Image courtesy of NYPL.
The New York Public Library for the Performing Arts, located in Lincoln Center, has just announced that the Lou Reed Archive is open to the public. The archive documents the life and history of the musician, composer, poet, writer, photographer and tai-chi student through his own extensive collection of papers, photographs, recordings and other materials that span Reed’s creative life starting with his 1958 Freeport High School band, the Shades, right up to his last performances in 2013. In addition, the archive’s opening is being celebrated with a special edition library card as well as a display of items in the collection and more events.
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Image: Wikimedia Commons.
Developers had big plans for the luxury condominiums they were creating at the block-long former site of the New York Life Insurance Company at 346 Broadway (also known as 108 Leonard Street) since purchasing it from the city in 2014. The new residential project would hold 140 units starting at $1.5 million, capped by a stunning penthouse that would be priced at over $20 million. The one snag in this golden opportunity: The building’s iconic Clock Tower–sometimes called New York’s ‘Big Ben,’ which sits atop the building and was designated an interior landmark in 1987: The clock must be wound by hand, a process which requires access through, as the New York Times reports, the future penthouse. A case against the developers’ plan and a subsequent appeal were both won by the opponents, saying the LPC couldn’t unwind the clock’s landmark status–but an appeal in the state’s highest court, the Court of Appeals, is still pending.
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A rendering of the WeWork Food Labs space. Image courtesy of WeWork.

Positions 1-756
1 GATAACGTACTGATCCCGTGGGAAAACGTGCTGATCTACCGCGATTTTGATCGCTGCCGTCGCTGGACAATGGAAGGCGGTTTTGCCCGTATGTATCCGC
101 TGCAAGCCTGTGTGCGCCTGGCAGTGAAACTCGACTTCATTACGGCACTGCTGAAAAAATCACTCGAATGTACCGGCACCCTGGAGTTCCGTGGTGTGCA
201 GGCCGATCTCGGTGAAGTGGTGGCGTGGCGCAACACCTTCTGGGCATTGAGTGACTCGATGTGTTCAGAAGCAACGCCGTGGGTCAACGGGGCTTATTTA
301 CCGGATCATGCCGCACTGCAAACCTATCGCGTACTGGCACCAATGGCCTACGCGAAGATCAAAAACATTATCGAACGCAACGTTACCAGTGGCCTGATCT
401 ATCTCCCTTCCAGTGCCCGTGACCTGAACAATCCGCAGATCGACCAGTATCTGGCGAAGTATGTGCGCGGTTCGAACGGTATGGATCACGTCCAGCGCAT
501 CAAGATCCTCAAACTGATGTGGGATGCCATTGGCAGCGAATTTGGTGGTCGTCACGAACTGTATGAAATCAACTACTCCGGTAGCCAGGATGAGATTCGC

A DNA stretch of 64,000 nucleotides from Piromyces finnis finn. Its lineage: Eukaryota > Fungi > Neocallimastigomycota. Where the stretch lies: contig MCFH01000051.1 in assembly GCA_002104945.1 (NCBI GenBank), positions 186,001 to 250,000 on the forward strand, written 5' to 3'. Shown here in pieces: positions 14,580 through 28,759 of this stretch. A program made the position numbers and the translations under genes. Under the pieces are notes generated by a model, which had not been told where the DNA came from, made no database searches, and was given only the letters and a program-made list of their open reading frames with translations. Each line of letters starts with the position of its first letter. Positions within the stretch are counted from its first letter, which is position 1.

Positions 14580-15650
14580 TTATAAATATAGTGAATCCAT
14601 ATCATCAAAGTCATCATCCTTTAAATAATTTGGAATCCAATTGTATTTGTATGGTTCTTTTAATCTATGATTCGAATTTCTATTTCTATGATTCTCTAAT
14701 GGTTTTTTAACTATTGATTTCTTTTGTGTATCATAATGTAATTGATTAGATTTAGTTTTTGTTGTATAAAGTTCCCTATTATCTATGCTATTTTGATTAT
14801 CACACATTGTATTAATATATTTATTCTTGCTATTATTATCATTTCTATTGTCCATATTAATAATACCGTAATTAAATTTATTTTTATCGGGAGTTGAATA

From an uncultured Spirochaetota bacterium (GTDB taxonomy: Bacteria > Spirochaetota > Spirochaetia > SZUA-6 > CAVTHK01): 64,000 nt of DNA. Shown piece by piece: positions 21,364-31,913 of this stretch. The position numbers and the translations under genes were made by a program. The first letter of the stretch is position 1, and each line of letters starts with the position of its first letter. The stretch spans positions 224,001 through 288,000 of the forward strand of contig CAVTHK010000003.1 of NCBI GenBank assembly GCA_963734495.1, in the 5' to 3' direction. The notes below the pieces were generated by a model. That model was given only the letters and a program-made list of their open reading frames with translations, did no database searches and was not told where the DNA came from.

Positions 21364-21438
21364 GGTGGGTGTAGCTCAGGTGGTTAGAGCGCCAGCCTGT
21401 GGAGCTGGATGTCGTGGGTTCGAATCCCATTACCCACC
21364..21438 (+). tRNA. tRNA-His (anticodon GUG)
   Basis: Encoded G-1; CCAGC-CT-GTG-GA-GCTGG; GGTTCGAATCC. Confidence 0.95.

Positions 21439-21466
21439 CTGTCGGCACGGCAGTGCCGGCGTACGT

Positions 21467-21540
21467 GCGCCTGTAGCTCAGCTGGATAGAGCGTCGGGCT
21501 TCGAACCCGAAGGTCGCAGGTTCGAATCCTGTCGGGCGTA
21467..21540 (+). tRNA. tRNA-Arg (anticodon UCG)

Coworking, office space leasing (and everything else) company WeWork has launched its second “innovation lab.” WeWork Food Labs intends to nurture early-stage startups focused on the future of food. Food Labs will offer dedicated space, community, and programming to entrepreneurs who are tackling challenges in food-related industries from hospitality, consumer goods and kitchen appliances to supply chain management, agricultural technology, distribution software, robotics and more, all of which are apparently very much in need of innovation. A flagship New York City location will open in late 2019 at 511 West 25th Street adjacent to the High Line in West Chelsea.
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Air Break, 2008. Photo by Stephen Mallon.
By now you may have seen Stephen Mallon’s mind-bending photo series showing thousands of decommissioned NYC subway cars being tossed into the Atlantic Ocean. The MTA initiative was undertaken more than 10 years ago with the goal of creating artificial reefs that would support sea life along the eastern seabed. The amazing photo series, briefly on view at NYU’s Kimmel Galleries, documented the train cars being heaved into the briny deep from Delaware to South Carolina over three years. Now, a new exhibit, “Sea Train: Subway Reef Photos by Stephen Mallon,” opening March 20th at the New York Transit Museum’s Grand Central Gallery, features 19 large-format photographs that capture the iconic subway cars, dropped like toy trains from hulking barges as they’re being deployed as sea-life-sustaining artificial reefs,
More amazing photos and their story, this way